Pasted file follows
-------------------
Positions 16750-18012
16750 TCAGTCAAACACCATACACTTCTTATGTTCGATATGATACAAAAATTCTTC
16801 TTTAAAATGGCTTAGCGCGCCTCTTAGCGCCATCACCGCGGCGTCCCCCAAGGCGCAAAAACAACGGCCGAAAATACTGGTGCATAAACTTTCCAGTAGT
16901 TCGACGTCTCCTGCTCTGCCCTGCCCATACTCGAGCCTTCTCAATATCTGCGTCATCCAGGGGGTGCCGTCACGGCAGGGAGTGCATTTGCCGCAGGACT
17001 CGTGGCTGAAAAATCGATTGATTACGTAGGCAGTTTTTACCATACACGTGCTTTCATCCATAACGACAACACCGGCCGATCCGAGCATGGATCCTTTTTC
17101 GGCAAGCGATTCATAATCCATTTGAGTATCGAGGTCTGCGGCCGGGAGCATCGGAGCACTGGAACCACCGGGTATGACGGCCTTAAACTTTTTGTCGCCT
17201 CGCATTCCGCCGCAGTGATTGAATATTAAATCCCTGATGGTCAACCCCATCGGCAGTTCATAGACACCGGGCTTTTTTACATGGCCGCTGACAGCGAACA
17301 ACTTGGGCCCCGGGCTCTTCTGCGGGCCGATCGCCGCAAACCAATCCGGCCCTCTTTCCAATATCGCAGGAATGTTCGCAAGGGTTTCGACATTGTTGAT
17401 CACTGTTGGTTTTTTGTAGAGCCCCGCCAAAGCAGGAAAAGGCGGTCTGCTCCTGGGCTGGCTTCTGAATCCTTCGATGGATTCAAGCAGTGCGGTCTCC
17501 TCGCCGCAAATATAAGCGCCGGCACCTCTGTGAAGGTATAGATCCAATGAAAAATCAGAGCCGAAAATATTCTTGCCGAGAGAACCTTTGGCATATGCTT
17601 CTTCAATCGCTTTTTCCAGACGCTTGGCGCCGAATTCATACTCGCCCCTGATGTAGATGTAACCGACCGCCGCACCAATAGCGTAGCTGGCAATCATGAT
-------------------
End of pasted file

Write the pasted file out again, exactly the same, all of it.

Positions 16750-18012
16750 TCAGTCAAACACCATACACTTCTTATGTTCGATATGATACAAAAATTCTTC
16801 TTTAAAATGGCTTAGCGCGCCTCTTAGCGCCATCACCGCGGCGTCCCCCAAGGCGCAAAAACAACGGCCGAAAATACTGGTGCATAAACTTTCCAGTAGT
16901 TCGACGTCTCCTGCTCTGCCCTGCCCATACTCGAGCCTTCTCAATATCTGCGTCATCCAGGGGGTGCCGTCACGGCAGGGAGTGCATTTGCCGCAGGACT
17001 CGTGGCTGAAAAATCGATTGATTACGTAGGCAGTTTTTACCATACACGTGCTTTCATCCATAACGACAACACCGGCCGATCCGAGCATGGATCCTTTTTC
17101 GGCAAGCGATTCATAATCCATTTGAGTATCGAGGTCTGCGGCCGGGAGCATCGGAGCACTGGAACCACCGGGTATGACGGCCTTAAACTTTTTGTCGCCT
17201 CGCATTCCGCCGCAGTGATTGAATATTAAATCCCTGATGGTCAACCCCATCGGCAGTTCATAGACACCGGGCTTTTTTACATGGCCGCTGACAGCGAACA
17301 ACTTGGGCCCCGGGCTCTTCTGCGGGCCGATCGCCGCAAACCAATCCGGCCCTCTTTCCAATATCGCAGGAATGTTCGCAAGGGTTTCGACATTGTTGAT
17401 CACTGTTGGTTTTTTGTAGAGCCCCGCCAAAGCAGGAAAAGGCGGTCTGCTCCTGGGCTGGCTTCTGAATCCTTCGATGGATTCAAGCAGTGCGGTCTCC
17501 TCGCCGCAAATATAAGCGCCGGCACCTCTGTGAAGGTATAGATCCAATGAAAAATCAGAGCCGAAAATATTCTTGCCGAGAGAACCTTTGGCATATGCTT
17601 CTTCAATCGCTTTTTCCAGACGCTTGGCGCCGAATTCATACTCGCCCCTGATGTAGATGTAACCGACCGCCGCACCAATAGCGTAGCTGGCAATCATGAT